Through Benazir Income support Program (BISP), a social safety net that ensured direct transfer of money from exchequer to the poorest of the poor, the state appeared to have initiated its direct relationship with women. By way of registering women for the social safety net, the state offered multiple services related to health and skills training for economic empowerment.
Women who had become part of the elected houses, consciously decided to join hands for collectively striving for the much needed gender parity. Seven pro-women laws were enacted within a span of five years. Come 2013 and the women had been able to assert their influence within their parties. After 28 pro-women legislations in the current tenure, no party can afford to be seen lagging behind on the women’s empowerment agenda. These achievements aside, political parties still remain heavily male dominated with decision-making mostly concentrated in male hands.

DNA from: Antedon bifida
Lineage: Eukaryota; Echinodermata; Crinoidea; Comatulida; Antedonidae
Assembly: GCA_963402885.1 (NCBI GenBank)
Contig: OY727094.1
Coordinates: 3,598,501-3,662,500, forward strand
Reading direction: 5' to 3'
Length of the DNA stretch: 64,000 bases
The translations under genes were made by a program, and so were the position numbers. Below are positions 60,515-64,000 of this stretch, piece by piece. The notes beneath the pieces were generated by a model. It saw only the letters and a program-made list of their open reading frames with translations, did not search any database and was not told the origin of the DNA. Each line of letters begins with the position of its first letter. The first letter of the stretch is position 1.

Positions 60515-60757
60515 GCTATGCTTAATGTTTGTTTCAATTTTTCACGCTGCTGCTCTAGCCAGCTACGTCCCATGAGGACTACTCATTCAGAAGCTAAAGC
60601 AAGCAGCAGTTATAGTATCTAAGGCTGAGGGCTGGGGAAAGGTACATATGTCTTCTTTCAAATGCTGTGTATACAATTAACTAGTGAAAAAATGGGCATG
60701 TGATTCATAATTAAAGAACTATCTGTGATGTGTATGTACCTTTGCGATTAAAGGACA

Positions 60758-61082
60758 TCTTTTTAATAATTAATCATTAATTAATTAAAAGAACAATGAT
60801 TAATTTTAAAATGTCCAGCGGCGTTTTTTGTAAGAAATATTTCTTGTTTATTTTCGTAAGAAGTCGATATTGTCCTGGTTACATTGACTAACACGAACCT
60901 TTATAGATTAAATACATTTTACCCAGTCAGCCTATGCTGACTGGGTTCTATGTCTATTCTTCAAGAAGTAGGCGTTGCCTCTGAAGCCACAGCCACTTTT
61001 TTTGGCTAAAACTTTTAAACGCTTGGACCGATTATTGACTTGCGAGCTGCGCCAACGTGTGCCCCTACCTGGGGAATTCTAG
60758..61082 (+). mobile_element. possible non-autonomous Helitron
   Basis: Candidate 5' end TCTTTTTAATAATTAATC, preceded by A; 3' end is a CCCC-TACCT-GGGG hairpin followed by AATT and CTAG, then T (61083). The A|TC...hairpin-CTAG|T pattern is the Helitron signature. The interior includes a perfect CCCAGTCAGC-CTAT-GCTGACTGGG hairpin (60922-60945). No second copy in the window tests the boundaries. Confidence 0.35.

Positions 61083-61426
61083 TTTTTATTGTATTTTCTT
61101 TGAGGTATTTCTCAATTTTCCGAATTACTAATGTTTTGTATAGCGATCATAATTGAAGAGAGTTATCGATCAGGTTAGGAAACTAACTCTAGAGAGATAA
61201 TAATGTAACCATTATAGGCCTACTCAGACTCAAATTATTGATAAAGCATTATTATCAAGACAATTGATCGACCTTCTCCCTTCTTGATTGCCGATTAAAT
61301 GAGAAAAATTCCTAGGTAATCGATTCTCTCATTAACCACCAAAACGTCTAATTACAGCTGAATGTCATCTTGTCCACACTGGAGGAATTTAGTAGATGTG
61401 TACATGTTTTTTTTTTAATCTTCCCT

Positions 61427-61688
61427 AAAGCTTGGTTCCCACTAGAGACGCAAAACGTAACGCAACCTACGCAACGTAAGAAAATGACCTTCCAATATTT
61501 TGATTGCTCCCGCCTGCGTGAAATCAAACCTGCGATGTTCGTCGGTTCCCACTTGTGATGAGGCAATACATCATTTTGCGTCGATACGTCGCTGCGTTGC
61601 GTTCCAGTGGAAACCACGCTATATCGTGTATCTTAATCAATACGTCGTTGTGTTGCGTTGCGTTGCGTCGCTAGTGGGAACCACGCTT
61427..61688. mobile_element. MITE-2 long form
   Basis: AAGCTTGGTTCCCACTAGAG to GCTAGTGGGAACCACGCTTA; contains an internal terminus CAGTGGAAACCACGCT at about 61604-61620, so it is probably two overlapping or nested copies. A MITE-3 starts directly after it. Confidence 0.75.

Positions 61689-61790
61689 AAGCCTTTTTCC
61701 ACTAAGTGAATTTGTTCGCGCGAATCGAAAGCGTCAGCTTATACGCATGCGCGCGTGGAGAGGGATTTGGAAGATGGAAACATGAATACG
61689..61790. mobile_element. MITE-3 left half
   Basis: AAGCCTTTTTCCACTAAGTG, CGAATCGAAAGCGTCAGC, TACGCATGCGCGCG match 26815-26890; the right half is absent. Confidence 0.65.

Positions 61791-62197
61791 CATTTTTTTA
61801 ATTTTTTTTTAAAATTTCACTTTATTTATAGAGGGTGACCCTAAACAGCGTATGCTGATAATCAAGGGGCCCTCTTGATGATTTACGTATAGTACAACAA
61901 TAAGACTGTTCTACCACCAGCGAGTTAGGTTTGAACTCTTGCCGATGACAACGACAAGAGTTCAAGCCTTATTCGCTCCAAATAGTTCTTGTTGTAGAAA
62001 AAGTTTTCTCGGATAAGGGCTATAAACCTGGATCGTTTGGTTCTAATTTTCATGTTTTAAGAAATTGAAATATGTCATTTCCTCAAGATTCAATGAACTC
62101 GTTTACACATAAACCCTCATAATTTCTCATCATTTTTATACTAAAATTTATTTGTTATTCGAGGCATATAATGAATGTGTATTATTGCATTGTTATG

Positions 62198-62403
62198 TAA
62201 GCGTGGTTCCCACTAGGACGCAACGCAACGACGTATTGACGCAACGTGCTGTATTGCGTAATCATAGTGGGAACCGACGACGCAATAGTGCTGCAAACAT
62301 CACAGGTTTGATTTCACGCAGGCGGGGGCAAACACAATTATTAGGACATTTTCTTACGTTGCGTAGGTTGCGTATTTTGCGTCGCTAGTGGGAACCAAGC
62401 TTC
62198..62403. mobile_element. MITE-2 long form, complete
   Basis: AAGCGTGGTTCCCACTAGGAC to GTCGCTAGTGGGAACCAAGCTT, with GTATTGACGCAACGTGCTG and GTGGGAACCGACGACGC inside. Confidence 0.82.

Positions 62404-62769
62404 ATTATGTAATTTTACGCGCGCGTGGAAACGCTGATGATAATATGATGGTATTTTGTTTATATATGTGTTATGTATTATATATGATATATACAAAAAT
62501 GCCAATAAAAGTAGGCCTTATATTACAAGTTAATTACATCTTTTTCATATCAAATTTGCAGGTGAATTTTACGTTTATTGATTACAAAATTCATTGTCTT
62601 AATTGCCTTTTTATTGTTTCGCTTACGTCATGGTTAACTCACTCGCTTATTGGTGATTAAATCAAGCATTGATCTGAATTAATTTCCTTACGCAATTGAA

Despite the positive legislative trends in last few years, not only that there have been some discriminatory legislations (like Alternate Dispute Resolution Bill 2017 passed by the National Assembly, which outsources process of justice to the private citizens in the form of mediation panels aka jirgas & panchayets), but also, we saw massive opposition to pro-women laws from the religious segments and religio-political parties.